Owners urged to keep dogs on lead after woman suffers broken hip

A dog walks around the city

People walking dogs that cause injuries while out of control could face up to three years in prison or unlimited fines. - Credit: Getty Images

Dog owners have been warned they risk being fined or even jailed after a woman suffered serious injuries after being knocked over by two dogs.

Brenda Barnes, 59, from West Runton, is learning to walk unaided again and faces another year on crutches suffering a broken hip from her encounter with unleashed dogs on the Norfolk Coast Path.

People walking dogs that cause injuries while out of control could face up to three years in prison or unlimited fines.

Brenda Barnes being treated by paramedics after she was knocked to the

Brenda Barnes being treated by paramedics after she was knocked to the ground on the Norfolk Coast Path between Blakeney and Cley. - Credit: Supplied by Mr Barnes

Isabella McBride, of Smart Dog Training based in Attleborough, said: “People really need to remember other people have the right to walk in areas without being bothered by your dog. 

“Part of what we cover in training is other people’s perception of your dog. We love your dogs and that’s great but other people might not. 

Isabella McBride, dog trainer, is bringing a new seminar for professionals to South Norfolk. PHOTO:

Isabella McBride of Smart Dog Training. - Credit: Archant

“A good rule of thumb is you let your dog off when you are sure it will not interfere with people, whether that be raiding their picnic or jumping on them.” 

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Since 2017, police have recorded 691 dangerous dog offences across the county, with almost 600 of these related to people in charge of the animals allowing them to be dangerously out of control, in many cases injuring another person.

Brenda Barnes had to be airlifted off the Norfolk Coast Path before

Brenda Barnes had to be airlifted off the Norfolk Coast Path before she was taken to hospital in Norwich for surgery on her hip. - Credit: Supplied by Mr Barnes

Ms McBride said those seeking training were a mix of new owners and experienced owners who had a new younger, more boisterous dog. 

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“People often don’t realise you go from having a cute puppy to that bigger dog starting to exhibit breed traits more strongly,” she said.

“At that point owners need to be aware and they may need to go back to having them on the lead in more areas using a long line.”

A Dogs Trust spokesperson said: "Owning a dog is wonderful but dog owners do have a responsibility to ensure their dog is well trained and able to socialise with people and other animals.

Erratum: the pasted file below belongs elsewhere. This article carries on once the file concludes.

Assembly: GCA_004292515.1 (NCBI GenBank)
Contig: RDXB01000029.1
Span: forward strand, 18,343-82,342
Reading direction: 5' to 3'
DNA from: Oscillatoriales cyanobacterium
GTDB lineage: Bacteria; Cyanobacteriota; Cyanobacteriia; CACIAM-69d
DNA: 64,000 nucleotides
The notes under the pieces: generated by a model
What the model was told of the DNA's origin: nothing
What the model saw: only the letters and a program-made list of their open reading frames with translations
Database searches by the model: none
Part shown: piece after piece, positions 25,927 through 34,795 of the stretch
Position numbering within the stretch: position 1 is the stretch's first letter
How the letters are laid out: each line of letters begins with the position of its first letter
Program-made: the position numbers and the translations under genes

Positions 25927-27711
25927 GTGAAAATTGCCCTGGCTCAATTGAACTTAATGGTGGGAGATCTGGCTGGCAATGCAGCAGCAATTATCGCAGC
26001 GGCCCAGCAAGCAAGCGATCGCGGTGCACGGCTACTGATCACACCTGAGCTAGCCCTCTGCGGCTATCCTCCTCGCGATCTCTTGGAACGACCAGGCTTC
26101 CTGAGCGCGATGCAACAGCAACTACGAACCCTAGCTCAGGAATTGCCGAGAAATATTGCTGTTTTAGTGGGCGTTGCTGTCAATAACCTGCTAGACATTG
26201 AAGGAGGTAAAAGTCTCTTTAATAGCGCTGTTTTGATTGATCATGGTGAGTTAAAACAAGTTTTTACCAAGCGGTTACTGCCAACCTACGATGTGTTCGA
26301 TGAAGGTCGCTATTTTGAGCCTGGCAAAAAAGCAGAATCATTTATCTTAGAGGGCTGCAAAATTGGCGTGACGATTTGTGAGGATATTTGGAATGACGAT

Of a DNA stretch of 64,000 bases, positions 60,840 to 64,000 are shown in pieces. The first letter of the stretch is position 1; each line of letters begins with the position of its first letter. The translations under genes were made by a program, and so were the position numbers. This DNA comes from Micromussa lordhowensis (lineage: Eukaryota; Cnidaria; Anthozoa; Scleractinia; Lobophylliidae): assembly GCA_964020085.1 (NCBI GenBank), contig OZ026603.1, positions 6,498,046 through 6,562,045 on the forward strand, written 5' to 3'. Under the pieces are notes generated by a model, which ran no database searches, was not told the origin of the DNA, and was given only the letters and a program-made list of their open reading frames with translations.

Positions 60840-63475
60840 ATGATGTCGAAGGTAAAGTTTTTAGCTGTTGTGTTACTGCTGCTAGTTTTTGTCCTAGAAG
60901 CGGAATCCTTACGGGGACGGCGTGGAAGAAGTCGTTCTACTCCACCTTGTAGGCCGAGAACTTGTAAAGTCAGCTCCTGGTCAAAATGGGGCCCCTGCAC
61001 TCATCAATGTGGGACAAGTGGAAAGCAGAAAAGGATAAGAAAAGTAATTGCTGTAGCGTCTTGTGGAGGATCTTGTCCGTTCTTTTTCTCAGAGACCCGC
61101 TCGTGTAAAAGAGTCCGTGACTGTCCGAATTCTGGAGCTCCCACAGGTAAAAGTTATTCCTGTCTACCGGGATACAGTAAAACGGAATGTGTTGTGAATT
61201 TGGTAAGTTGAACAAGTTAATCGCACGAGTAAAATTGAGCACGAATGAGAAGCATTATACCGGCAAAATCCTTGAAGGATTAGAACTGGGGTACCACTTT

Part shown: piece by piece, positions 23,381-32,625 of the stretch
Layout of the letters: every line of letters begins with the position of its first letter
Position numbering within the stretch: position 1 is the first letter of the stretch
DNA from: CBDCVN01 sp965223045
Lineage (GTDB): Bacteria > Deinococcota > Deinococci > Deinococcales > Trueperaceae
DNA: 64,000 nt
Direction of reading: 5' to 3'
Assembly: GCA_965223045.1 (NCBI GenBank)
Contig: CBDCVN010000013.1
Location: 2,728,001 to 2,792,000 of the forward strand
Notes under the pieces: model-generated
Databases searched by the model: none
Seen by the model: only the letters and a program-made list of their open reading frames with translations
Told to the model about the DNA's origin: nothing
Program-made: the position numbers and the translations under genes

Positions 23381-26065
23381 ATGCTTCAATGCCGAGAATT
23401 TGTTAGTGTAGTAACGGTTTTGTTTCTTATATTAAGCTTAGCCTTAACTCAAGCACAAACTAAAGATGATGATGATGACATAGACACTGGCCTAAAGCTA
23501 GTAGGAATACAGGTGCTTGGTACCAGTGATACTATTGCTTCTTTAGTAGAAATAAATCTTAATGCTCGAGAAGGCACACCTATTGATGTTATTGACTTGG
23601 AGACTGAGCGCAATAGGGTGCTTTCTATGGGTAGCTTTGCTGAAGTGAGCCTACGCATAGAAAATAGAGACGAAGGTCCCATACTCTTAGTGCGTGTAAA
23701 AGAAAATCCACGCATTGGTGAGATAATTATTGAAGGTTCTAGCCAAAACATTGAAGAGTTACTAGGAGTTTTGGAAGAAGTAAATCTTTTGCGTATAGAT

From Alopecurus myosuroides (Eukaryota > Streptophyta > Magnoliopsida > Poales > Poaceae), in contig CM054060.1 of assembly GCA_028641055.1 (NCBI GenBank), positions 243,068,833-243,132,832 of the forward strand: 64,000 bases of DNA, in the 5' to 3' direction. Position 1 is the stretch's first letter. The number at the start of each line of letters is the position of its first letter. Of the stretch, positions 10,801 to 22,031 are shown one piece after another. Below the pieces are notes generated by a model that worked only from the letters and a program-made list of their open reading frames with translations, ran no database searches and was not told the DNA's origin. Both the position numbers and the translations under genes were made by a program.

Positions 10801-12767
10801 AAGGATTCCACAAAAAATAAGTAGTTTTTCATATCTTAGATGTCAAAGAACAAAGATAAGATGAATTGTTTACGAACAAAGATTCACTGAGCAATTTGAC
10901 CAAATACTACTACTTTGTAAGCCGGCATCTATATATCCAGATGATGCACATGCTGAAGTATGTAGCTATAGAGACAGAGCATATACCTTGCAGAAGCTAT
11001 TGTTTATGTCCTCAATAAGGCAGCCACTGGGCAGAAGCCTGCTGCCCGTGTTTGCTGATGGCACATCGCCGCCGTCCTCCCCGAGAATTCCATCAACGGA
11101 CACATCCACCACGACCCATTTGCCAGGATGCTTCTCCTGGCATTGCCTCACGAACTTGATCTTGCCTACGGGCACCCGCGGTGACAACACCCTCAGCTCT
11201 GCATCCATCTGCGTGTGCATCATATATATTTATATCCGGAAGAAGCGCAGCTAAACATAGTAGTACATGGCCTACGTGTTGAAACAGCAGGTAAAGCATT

"Tackling dog aggression relies on us all knowing how to safely interact with our dogs, and being able to spot the early warning signs that they are in distress before a situation escalates."

Owners walking dogs

Owners are urged to take into account other people's perceptions of dogs. - Credit: Getty Images

What is the law on keeping dogs on a leash?

Dogs of any breed must not be allowed to be ‘dangerously out of control’, which means injuring someone or making someone fear they may be injured. 

Under the Dangerous Dogs Act owners, or the person in charge of the dog at the time, could face up to three years in prison if someone is injured, and up to 14 years if someone dies.

They could also face an unlimited fine, disqualification from owning pets and having the dog destroyed. 

In cases where no injury is caused, owners can still go to prison for six months, be fined up to £5,000, be banned from owning pets and have their dog destroyed.

Overall, though, there is no blanket law requiring dogs to be kept on a lead in public spaces.

However, many local authorities have introduced Public Spaces Protection Orders to restrict dogs to being on leads or excluded entirely in certain places like children’s play areas, sports pitches, roads, parks and beaches.

The orders give them powers to issue fines or fixed penalty notices.

No dogs on beach sign, Lowestoft.

North Norfolk District Council notice on ban on dogs from beaches. - Credit: Archant © 2011

Your views - should dogs be left off leash in public?

We asked our readers on Facebook what they thought.

Danielle Kemp - There are more and more uncontrollable dogs and clueless owners about now. People can't be bothered to put in the hours and hours of training and then they expect their pooch to behave impeccably when off lead. The law is simple, dogs have to be under control.

Gloria Fountain - Why should us responsible owners, or our dogs, be restricted because of the irresponsible owners who think it's fine to let their unruly dogs run riot? There should be severe penalties for the bad owners. 

Simon Roberts - It’s the owner that needs teaching how to control their dog off the lead. For a big percentage of breeds, lead walking isn’t enough exercise.

Mercedes Hood - There isn't any way my collie would get the exercise he needs if he's on the lead at all times. Not to mention the fact that dogs actually have a need for socialisation, which isn't always best when dogs are leashed.

Carolyn Hollingworth - If it's near cars, houses etc for definite, when in countryside when meeting other dogs definitely on leads, but miles away with only you and dogs in sight I'd say ok to let dogs off.

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